CHA2DS2-VASc more useful than CHAD2 in predicting stroke risk
Patients with atrial fibrillation have an increased risk of stroke and thromboembolic events and in some patients with other risk factors this risk is high enough to require anticoagulation. The use of scoring systems to stratify the risk of these thromboembolic events has allowed clinicians to categorize patients into low, intermediate and high risk groups. By doing this patients can be targeted with the most effective treatments either vitamin K antagonists, anti-platelet drugs or no treatment.
The parameters used to calculate this risk have caused some controversy and a study published in the BMJ this week compares the most commonly used stratification score, CHAD2 to the newer CHA2DS2-VASc. (1) The parameters used in each are shown in table 1. A score of 2 or more in either of these scoring systems is considered high risk, a score of 1 is intermediate risk and 0 is low risk.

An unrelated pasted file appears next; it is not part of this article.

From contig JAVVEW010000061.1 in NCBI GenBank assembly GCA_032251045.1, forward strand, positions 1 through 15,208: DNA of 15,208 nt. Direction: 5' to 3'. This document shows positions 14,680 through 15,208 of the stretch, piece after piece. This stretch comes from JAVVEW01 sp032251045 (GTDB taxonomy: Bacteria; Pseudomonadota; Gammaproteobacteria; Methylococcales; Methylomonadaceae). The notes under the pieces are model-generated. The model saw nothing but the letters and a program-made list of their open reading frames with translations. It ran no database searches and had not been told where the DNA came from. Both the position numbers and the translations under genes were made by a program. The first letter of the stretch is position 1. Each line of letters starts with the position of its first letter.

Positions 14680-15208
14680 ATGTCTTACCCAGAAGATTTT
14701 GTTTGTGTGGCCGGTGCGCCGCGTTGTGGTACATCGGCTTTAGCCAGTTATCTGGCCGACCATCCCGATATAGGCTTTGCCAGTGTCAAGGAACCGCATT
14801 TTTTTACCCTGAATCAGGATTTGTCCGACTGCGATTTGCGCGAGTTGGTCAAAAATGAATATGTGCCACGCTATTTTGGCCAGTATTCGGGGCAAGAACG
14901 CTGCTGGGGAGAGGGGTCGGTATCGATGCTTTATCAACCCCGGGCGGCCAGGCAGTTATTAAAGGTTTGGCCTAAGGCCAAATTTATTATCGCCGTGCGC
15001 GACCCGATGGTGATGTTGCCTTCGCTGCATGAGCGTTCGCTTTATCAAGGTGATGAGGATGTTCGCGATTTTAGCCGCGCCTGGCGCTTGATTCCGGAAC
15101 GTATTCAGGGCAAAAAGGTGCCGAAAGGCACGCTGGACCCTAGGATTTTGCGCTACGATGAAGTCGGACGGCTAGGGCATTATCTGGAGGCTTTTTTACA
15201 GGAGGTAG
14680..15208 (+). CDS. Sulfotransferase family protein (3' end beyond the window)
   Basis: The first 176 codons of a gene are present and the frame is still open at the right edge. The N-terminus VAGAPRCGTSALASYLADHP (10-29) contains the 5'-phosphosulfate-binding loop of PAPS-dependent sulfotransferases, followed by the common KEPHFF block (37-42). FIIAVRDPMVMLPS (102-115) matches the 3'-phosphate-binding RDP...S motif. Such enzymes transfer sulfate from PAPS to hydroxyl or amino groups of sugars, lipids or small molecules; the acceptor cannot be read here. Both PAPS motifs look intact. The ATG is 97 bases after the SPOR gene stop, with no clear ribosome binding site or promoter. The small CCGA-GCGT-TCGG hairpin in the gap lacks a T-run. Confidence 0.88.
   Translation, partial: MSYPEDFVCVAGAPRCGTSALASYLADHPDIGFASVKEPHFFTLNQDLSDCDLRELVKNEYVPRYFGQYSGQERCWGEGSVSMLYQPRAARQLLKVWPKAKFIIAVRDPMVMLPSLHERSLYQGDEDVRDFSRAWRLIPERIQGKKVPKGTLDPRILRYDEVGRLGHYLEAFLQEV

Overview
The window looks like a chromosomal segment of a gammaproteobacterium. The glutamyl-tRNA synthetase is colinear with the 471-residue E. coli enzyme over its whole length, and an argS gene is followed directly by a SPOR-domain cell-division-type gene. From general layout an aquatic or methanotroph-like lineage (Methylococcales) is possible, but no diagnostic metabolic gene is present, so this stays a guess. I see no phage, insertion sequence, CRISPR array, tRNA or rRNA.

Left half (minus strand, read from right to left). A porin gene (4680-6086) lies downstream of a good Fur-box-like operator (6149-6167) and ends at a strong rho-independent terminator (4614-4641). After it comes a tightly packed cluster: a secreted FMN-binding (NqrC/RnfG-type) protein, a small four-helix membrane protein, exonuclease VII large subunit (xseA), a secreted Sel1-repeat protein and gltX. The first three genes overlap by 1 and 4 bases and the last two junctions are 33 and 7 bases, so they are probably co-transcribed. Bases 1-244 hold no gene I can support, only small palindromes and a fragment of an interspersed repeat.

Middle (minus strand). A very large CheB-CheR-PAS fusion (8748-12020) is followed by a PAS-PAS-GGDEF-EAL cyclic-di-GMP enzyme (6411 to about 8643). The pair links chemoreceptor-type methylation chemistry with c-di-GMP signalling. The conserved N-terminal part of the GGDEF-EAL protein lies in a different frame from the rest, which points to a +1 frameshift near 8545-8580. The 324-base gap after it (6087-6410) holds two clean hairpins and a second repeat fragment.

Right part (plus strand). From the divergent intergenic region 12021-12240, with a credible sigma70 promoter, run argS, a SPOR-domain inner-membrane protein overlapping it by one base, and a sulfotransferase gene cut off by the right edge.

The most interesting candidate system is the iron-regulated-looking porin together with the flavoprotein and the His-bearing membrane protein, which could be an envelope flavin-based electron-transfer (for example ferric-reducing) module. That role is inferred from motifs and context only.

They found that the CHA2DS2-VASc score was significantly better at stratifying the patients into risk groups. Patients who had a CHA2DS2-VASc score of 0 were less likely to have a thromboembolic event than those with a CHAD2 score of 0, therefore more truly low risk and those with a CHA2DS2-VASc score of 1 were also less likely to have a thromboembolic event than those with a CHAD2 score of 1.
While the benefit of the CHAD2 score lies in its simplicity, the extra refinement brought by the CHA2DS2-VASc score helps to better predict the future risk of thromboembolic events and should help to tailor treatment more adequately to the individual patient.
1. Olesen, J., Lip, G., Hansen, M., Hansen, P., Tolstrup, J., Lindhardsen, J., et al. (2011). Validation of risk stratification schemes for predicting stroke and thromboembolism in patients with atrial fibrillation: nationwide cohort study. BMJ , Jan 31;342:d124.